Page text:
The Pyrenees: A close encounter of the wild kind

While avoiding miracle seekers in Lourdes, Julia Bohanna found a surprise of her own in the mountains

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The Independent Travel

My grandmother is talking about Lourdes' miracles, even though the town – with the lit-up Virgin Marys and rabble of rosaries – is far below us.

Please stop turning around, nana. I am behind her, on a donkey called Pierre, weaving through the Pyrenees. The donkey has sides like an overstuffed purse, a trembling mouth, and the dark hopeless eyes of a depressive. A caravan of us making clok-clok on a stony mountain path is following an over-confident Gallic guide who is now far out in front. The most eager riders are looking for golden eagles or perhaps a spiky-eared Scops owl left over from night hunting. Mist laces the mountains. It is too cold and too early to be truly appreciative. I don't want birds and I don't want miracles.

I am being punished for the sin of setting fire to my cardboard candleholder at Midnight Mass the night before. Hooded nuns around us hissed disapproval like cobras, as fire made chaos in a crowd. I was trouble to them – uninterested in Bernadette, the grotto, or the collective healing faith of the place. I didn't feel it. I was happy in cynicism. There as companion only.

"Isn't it beautiful."

Nana's reedy voice is sucked away by the mountains.

"There are bears in the Pyrenees you know, nana. Huge claws and hunger instead of humanity."

There is no provoking her but at least the stories of miracles and hope are fading. Her donkey moves so far ahead I finally cannot hear. Tomorrow we visit Bernadette's waxy preserved body in Nevers. More morbid devotion.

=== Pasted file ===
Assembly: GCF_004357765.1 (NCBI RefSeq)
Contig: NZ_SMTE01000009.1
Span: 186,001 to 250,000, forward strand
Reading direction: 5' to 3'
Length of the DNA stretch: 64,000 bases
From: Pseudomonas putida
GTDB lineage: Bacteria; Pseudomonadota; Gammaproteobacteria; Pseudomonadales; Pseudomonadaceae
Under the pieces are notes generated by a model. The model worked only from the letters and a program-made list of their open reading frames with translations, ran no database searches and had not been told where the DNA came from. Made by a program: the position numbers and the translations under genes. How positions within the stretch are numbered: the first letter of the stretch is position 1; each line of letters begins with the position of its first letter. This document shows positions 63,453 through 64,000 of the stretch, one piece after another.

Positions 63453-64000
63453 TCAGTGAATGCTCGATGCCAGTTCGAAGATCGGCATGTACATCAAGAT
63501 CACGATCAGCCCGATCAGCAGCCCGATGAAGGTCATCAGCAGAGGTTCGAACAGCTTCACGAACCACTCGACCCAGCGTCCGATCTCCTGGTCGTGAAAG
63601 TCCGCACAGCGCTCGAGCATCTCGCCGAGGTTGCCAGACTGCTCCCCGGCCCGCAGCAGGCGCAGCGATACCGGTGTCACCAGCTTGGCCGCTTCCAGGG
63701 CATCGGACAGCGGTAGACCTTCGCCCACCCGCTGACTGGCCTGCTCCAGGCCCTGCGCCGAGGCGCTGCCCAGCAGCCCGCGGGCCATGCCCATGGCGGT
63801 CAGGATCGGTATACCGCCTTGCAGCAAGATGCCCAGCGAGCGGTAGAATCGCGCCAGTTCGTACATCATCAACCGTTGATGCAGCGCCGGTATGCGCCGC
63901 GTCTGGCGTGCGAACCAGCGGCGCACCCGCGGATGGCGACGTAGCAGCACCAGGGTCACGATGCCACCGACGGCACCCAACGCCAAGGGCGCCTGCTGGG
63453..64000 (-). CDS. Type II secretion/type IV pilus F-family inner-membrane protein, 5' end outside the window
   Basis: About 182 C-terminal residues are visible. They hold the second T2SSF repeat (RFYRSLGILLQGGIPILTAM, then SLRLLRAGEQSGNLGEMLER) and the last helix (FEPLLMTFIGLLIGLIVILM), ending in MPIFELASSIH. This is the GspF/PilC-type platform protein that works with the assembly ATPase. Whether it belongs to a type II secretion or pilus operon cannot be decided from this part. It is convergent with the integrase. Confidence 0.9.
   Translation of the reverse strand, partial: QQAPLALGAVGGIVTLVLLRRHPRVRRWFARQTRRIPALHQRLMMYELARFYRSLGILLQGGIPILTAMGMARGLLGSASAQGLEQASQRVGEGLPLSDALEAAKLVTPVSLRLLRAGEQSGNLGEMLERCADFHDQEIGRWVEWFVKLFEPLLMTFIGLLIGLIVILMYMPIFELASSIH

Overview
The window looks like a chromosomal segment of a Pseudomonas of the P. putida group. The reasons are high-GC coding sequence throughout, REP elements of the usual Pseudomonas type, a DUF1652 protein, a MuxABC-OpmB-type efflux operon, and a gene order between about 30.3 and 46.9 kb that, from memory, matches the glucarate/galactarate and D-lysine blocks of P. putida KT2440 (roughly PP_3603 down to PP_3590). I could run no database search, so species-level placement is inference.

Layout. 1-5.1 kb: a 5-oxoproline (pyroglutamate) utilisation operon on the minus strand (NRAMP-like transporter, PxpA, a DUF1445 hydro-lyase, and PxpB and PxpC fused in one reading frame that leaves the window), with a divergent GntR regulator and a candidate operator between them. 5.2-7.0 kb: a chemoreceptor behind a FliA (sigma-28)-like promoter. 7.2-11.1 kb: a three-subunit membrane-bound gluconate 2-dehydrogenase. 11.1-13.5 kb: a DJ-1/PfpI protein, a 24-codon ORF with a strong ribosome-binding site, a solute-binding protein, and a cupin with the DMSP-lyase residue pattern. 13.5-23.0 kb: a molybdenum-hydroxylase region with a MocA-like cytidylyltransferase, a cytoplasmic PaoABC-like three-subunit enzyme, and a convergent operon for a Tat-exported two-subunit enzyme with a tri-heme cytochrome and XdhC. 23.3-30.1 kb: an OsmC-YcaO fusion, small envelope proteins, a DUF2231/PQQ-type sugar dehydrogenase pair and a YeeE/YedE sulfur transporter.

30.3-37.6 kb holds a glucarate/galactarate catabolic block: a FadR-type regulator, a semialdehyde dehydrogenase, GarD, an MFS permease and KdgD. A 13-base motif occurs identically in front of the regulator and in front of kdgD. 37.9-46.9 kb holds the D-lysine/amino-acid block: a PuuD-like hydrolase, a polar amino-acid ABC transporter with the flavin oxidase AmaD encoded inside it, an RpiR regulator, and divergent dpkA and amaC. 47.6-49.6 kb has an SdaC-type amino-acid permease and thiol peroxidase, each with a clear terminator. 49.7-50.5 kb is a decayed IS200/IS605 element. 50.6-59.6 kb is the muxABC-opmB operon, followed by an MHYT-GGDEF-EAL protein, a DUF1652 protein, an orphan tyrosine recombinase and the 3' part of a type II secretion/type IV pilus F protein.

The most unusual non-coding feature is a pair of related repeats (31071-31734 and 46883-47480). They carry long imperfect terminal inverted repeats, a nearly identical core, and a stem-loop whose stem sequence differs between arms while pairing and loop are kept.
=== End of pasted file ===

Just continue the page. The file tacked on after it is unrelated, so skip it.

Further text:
My donkey has stopped. He sighs. In a strange hoofy tiptoe, he moves – not forward, but sideways towards the edge. Stones flake from the side and give me an indication of his wish to die.

I think we both see the eyes at the same time. In the trees a few feet away, watching us. Not human eyes. They are amber. An animal. A large animal. The donkey's head jerks up and he makes a sound, the controlled squeal a child makes when hiding, afraid. Suddenly filling plastic bottles of the Virgin Mary with holy water while an old devout woman waits doesn't seem so dull. I crave the thin soup in the hotel or the cool balcony where I can watch the mountains. Or even the wheelchair conmen who beg and pack up at night to stride home.

Stones are still falling into the valley. The mist is clearing a little. Maybe it is one of the huge Pyrenean dogs out there. I listen for goat bells or the ma-ma bleat of a young mouflon lamb, which I know graze here. Or better still, a reassuringly smelly shepherd wearing a neckerchief.

There is nothing but those strange, steady, mesmeric eyes.

Now I can see a head, then a body. It is dog-like, crouching. They are the long muscular legs of a large, black-brown wolf – but with a grey muzzle. Old. Slow. I would like to see Lourdes again, not to be picked off as the weakest of the herd. That's what wolves do ... they separate the weak and the sick, surround them and tear off strips of flesh like liquorice. Don't they?